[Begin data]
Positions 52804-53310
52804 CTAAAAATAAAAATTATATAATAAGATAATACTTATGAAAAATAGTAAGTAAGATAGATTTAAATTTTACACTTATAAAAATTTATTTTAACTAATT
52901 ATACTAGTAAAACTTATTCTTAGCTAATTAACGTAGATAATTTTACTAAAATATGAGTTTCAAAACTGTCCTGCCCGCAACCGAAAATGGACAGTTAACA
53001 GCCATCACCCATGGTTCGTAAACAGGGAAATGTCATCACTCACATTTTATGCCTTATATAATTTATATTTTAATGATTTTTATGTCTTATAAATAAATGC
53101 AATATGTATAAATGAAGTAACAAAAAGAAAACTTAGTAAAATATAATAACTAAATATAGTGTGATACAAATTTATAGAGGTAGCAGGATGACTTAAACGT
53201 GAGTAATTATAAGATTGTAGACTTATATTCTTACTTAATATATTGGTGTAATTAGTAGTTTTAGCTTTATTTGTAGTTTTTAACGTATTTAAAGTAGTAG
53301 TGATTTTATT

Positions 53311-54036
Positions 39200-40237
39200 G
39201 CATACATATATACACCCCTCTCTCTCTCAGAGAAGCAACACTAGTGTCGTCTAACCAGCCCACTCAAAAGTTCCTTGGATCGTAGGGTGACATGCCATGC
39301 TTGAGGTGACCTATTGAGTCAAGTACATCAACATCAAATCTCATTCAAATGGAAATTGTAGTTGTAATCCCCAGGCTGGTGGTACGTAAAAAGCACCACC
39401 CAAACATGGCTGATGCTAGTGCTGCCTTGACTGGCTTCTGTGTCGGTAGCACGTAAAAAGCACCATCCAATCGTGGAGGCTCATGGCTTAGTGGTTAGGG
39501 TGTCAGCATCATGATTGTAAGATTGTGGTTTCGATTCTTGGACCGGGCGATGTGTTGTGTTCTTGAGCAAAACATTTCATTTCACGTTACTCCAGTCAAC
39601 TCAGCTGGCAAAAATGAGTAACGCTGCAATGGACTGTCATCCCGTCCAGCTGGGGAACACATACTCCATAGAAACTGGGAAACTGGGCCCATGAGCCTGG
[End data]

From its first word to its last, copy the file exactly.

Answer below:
Positions 52804-53310
52804 CTAAAAATAAAAATTATATAATAAGATAATACTTATGAAAAATAGTAAGTAAGATAGATTTAAATTTTACACTTATAAAAATTTATTTTAACTAATT
52901 ATACTAGTAAAACTTATTCTTAGCTAATTAACGTAGATAATTTTACTAAAATATGAGTTTCAAAACTGTCCTGCCCGCAACCGAAAATGGACAGTTAACA
53001 GCCATCACCCATGGTTCGTAAACAGGGAAATGTCATCACTCACATTTTATGCCTTATATAATTTATATTTTAATGATTTTTATGTCTTATAAATAAATGC
53101 AATATGTATAAATGAAGTAACAAAAAGAAAACTTAGTAAAATATAATAACTAAATATAGTGTGATACAAATTTATAGAGGTAGCAGGATGACTTAAACGT
53201 GAGTAATTATAAGATTGTAGACTTATATTCTTACTTAATATATTGGTGTAATTAGTAGTTTTAGCTTTATTTGTAGTTTTTAACGTATTTAAAGTAGTAG
53301 TGATTTTATT

Positions 53311-54036
Positions 39200-40237
39200 G
39201 CATACATATATACACCCCTCTCTCTCTCAGAGAAGCAACACTAGTGTCGTCTAACCAGCCCACTCAAAAGTTCCTTGGATCGTAGGGTGACATGCCATGC
39301 TTGAGGTGACCTATTGAGTCAAGTACATCAACATCAAATCTCATTCAAATGGAAATTGTAGTTGTAATCCCCAGGCTGGTGGTACGTAAAAAGCACCACC
39401 CAAACATGGCTGATGCTAGTGCTGCCTTGACTGGCTTCTGTGTCGGTAGCACGTAAAAAGCACCATCCAATCGTGGAGGCTCATGGCTTAGTGGTTAGGG
39501 TGTCAGCATCATGATTGTAAGATTGTGGTTTCGATTCTTGGACCGGGCGATGTGTTGTGTTCTTGAGCAAAACATTTCATTTCACGTTACTCCAGTCAAC
39601 TCAGCTGGCAAAAATGAGTAACGCTGCAATGGACTGTCATCCCGTCCAGCTGGGGAACACATACTCCATAGAAACTGGGAAACTGGGCCCATGAGCCTGG